Ever the intrepid researcher, I interviewed the wise and deeply experienced owner of my local garden center. I figured she’d be the expert, right?

“I have no idea,” she said. “It’s just like the potholes in my parking lot.”

Isn’t it the first law of something or other that matter (like dirt) and energy (like filling potholes) can be neither created nor destroyed? Okay, that law was propounded by a French guy, Antoine Lavoisier, a pretty sissy name, if you ask me. He probably didn’t fill potholes or repot plants back in the day. But if he’s right, where’s everything go?!

If my pal Richard is right, and he nearly always is, or sounds like he is which is always good enough for me, I’m thinking Hell must have some pretty terrific gardens, what with all our potting soil heading down there every year.


Will North is an internationally published novelist. His latest book, the first in his Davies & West mystery series, set in Cornwall, England, is called “Harm None.” It is available from all the major online booksellers.


  1. Andrea Martin says:

    Am in the midst of “The Long Walk Home” and keep putting off daily chores as I have a need to see not only what’s going to happen next but to sink into your delightfully descriptive writing (including your pothole analogy – we, here in MA are dealing with more potholes than usual). I bought two more of your books so I have a feeling other books I have are going to have to wait. Thank you for sharing with us, your readers, a wonderful trip to daydream-land.

  2. Andrea Martin says:

    After dropping one chore after another and dragging the book with me when I went out, I finished it at 5 a.m. this morning. I will share with some friends or suggest they buy their own copies of “The Long Walk Home” as I do not wish to lose my copy; if you lived nearby, I would ask you to autograph it for me. I completely loved the book! Does such a man as Alec actually exist? Fiona, a dream come true for a man–yes, she and Alec were clearly made for each other. I even enjoyed learning about delivering baby sheep, the building of the pens, the shivery cold of the mountain climbs. I don’t remember reading of a single bad character in the story. Another author’s book (I worked for him for a number of years and we now keep in touch via Facebook. He owns his own publishing firm. The story I haven’t finished yet I have found very confusing and if the main character does not turn out to be a split personality, I would have to know why he was referred to, within the same paragraph, by his first name, the last and sometimes both together, all in just a few lines. I have read three other books of his and had similar feelings. My reading of a book of yours for the first time was like having one of those wonderful meals described leaving my mouth watering and my mind thirsting for more of your writing. Not meant to be gooey flattery for you but hopefully imparting to you how very much I enjoyed this book, and looking forward to the next one, “Water, Stone, Heart” or “Season’s End” – maybe I’ll flip a coin. In addition, a book I started that is set aside is Stephen King’s “Bag of Bones” and three books by two fledgling authors. I hope there are more of yours coming! Other favorite authors are Nicholas Sparks, Richard Paul Evans, Jan Karon, and more; better stop here. Been reading since I was 4 and never stopped. Thank you, thank you. Andrea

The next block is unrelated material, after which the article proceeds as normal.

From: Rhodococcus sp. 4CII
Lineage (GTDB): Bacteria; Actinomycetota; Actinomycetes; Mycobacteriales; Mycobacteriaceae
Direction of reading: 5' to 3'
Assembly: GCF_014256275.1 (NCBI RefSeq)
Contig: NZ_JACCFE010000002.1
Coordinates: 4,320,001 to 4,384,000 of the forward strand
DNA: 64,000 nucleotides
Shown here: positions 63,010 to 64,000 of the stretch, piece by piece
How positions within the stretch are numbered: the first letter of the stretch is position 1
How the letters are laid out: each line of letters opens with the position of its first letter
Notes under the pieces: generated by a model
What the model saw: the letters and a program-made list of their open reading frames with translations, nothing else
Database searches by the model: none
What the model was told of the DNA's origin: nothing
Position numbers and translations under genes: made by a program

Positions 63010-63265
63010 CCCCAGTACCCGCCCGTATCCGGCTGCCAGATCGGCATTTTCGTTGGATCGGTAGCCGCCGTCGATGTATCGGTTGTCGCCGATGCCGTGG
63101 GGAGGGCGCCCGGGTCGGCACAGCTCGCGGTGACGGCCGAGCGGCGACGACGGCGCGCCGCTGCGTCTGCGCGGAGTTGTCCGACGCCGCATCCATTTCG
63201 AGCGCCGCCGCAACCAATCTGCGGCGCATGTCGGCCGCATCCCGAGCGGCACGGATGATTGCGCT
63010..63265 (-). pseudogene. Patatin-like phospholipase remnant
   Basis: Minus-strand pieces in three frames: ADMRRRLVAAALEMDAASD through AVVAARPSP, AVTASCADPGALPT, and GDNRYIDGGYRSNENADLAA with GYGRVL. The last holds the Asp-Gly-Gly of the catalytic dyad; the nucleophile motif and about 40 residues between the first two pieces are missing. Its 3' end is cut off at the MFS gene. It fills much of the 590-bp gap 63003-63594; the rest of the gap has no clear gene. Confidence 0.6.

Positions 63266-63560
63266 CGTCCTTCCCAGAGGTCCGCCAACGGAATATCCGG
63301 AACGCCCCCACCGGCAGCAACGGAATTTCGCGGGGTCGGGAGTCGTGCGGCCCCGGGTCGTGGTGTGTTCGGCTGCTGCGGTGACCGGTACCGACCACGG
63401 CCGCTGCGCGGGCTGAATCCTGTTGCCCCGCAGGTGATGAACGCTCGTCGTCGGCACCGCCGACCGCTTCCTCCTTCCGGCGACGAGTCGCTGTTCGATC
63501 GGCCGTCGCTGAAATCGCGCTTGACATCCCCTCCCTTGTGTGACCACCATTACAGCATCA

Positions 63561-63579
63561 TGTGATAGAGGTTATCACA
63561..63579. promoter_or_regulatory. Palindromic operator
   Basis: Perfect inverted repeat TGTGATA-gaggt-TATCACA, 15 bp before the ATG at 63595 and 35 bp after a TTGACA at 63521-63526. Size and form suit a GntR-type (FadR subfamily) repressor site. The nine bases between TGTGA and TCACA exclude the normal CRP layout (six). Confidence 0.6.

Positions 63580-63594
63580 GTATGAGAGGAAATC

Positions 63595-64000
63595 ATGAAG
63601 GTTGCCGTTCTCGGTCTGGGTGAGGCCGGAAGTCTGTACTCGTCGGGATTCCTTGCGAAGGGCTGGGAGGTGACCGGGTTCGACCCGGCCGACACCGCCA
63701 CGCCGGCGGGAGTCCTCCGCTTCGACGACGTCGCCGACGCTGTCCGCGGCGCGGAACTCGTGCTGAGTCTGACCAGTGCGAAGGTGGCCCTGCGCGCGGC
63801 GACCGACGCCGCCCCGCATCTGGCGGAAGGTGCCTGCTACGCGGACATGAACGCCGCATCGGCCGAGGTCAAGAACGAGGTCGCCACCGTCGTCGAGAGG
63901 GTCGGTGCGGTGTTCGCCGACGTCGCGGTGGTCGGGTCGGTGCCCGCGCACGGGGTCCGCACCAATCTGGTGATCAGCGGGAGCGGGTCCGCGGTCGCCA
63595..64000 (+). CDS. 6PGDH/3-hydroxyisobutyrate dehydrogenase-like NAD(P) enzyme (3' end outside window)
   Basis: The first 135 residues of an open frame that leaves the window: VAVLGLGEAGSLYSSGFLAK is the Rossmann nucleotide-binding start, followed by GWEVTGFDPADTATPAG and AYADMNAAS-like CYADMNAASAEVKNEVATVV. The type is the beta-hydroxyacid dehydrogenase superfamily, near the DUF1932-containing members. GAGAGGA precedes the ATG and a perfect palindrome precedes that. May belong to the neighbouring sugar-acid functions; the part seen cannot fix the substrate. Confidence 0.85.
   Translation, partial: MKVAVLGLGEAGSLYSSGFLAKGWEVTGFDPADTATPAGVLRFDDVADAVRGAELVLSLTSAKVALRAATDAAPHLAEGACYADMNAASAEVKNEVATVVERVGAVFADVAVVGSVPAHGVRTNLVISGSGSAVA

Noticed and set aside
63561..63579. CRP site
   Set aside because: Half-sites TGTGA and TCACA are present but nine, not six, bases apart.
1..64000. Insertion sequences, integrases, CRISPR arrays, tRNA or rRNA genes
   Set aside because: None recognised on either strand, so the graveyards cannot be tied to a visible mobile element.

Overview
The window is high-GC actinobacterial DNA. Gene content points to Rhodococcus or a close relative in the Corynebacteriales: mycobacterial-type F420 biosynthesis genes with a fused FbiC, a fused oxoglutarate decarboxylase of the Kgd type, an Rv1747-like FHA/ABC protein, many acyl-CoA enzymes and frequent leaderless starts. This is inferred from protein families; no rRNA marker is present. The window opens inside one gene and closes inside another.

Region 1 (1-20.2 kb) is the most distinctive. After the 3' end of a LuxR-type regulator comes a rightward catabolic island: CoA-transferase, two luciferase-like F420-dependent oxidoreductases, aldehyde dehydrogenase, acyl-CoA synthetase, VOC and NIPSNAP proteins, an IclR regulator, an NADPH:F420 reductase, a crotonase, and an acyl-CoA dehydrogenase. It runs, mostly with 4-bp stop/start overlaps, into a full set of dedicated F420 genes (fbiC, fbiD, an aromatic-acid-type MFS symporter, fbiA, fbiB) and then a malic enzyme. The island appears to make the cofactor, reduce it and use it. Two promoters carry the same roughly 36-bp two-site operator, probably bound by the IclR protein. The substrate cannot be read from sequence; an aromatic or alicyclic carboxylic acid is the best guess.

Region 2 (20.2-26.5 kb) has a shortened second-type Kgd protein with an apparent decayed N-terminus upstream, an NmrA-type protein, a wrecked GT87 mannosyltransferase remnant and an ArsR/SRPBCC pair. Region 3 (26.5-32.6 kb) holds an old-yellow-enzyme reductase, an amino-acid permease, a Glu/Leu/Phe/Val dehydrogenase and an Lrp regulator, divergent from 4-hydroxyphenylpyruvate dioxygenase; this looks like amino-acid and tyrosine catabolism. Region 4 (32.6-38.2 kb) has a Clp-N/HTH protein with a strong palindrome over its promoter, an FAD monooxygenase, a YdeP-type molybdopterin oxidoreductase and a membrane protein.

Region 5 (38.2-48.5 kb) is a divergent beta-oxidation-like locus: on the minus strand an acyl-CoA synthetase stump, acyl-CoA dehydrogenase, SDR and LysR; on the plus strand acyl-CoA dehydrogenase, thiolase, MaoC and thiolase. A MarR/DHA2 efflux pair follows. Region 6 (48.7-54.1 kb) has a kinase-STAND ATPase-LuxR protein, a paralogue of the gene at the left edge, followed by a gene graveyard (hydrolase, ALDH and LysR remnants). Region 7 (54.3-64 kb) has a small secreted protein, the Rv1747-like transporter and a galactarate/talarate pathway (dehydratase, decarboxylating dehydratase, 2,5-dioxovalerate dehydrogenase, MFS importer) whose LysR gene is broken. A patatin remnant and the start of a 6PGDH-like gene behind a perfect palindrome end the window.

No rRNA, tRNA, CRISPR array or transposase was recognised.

• Hello again! So nice to hear from you. I will tell you a secret: everything written about Alec and his dead wife Gwynne–how they met, why they eventually divorced, how she died, and that he carried her ashes to the top of that mountain is true. Alec is me; Gwynne was my late wife Gwen. Everything else, I’m afraid, including Fioa, is pure fiction…but I DO love to cook!